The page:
Over the past year, I have had three major surgeries. In total, I have lost eighteen inches of my large intestine, thirty-two lymph nodes, two tumors, and an ovary and fallopian tube, and gained an eight-inch scar most women’s magazines would not consider “beach body” appropriate. I had to make an on-the-spot decision as to whether or not I wanted to have another child, otherwise the surgeon would have taken my other ovary. The struggle to battle cancer gave me a voice I did not know I possessed and made me a better feminist. Instead of crying, I reengaged with the music of Riot Grrrl and found power in their words. This struggle has not made me a victim, but instead emboldened me to fight harder to achieve my personal and professional goals.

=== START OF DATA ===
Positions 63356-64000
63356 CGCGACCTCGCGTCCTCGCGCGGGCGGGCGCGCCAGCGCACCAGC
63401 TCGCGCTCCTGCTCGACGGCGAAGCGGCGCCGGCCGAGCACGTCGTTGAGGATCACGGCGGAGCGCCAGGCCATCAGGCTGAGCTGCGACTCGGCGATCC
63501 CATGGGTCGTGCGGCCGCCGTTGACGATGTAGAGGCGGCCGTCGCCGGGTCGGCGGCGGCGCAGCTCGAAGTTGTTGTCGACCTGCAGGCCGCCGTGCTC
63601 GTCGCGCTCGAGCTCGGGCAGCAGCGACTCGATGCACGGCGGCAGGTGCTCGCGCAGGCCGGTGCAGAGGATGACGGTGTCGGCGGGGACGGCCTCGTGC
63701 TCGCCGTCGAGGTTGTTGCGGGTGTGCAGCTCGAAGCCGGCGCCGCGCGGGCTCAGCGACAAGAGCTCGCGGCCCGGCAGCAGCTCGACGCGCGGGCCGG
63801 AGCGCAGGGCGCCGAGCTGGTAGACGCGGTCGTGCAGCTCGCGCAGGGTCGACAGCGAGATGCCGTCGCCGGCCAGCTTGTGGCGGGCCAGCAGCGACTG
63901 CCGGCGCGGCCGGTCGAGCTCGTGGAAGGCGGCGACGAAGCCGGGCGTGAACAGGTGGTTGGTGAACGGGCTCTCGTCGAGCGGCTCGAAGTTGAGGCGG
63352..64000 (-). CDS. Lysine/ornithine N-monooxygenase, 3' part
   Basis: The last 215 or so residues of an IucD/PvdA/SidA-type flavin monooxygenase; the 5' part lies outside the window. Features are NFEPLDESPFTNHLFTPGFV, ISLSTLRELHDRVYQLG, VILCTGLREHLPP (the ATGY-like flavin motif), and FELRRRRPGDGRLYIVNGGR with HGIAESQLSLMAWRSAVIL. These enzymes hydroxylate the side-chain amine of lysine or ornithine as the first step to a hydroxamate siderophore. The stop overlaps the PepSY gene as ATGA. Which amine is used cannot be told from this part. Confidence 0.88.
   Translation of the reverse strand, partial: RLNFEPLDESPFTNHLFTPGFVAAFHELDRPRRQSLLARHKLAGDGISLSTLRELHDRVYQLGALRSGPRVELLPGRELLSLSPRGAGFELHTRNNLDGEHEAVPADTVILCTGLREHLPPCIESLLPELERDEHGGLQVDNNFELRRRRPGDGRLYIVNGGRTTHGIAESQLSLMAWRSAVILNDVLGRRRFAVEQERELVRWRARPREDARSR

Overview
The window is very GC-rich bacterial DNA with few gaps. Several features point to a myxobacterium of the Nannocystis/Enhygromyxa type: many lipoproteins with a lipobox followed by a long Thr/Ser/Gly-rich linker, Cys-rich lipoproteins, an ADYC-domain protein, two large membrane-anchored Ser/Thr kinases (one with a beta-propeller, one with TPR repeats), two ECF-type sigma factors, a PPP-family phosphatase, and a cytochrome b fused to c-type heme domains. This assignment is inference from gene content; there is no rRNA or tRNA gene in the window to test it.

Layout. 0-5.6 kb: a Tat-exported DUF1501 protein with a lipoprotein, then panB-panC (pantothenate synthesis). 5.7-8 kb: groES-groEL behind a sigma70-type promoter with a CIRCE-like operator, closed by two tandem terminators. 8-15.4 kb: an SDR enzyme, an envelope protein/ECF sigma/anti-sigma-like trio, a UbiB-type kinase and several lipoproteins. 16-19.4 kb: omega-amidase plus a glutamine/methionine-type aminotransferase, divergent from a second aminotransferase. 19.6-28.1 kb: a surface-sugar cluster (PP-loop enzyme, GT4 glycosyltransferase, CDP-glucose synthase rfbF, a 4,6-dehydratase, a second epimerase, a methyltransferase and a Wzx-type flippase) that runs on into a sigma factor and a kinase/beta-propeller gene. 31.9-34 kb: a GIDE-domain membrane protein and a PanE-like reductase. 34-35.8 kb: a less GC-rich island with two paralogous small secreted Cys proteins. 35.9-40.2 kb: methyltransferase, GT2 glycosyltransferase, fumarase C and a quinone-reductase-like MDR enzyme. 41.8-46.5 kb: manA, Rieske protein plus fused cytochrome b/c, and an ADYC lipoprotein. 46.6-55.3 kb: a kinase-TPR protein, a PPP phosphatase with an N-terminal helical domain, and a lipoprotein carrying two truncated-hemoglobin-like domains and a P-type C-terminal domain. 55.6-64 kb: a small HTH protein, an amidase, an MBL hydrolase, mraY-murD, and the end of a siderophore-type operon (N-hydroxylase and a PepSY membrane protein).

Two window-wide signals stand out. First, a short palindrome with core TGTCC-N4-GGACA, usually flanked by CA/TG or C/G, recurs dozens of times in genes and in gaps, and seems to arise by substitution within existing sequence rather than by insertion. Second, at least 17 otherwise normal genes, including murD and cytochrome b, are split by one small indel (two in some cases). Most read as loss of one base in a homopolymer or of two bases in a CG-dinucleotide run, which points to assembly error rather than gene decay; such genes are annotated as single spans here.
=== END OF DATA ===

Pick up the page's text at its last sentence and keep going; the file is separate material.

The moral of the story is this: I implore you to find your voice and use it as though your life depends on it. While my health suffered due to my choices to fight for what brings me joy, I do not regret anything and will continue to fight. After feeling gender imbalance for my entire career, after facing ridicule and judgment for my decision to stay in academia and be a mother and partner, I finally found strength in advocating for my bodily autonomy — a privilege that women continue to fight for. My health struggles have positively affected my research for my next book on the history of girlhood and feminism in the 1990s. When I drove to my first oncologist appointment blaring Bikini Kill’s “Rebel Girl” in my car, I felt the visceral rage Kathleen Hanna sung about and made a promise to myself: that if I made it out of this dark time alive, I would be more courageous, have better balance, and would express my anger rather than defaulting to politeness. Now a year into remission, I remind myself everyday of how far I have come.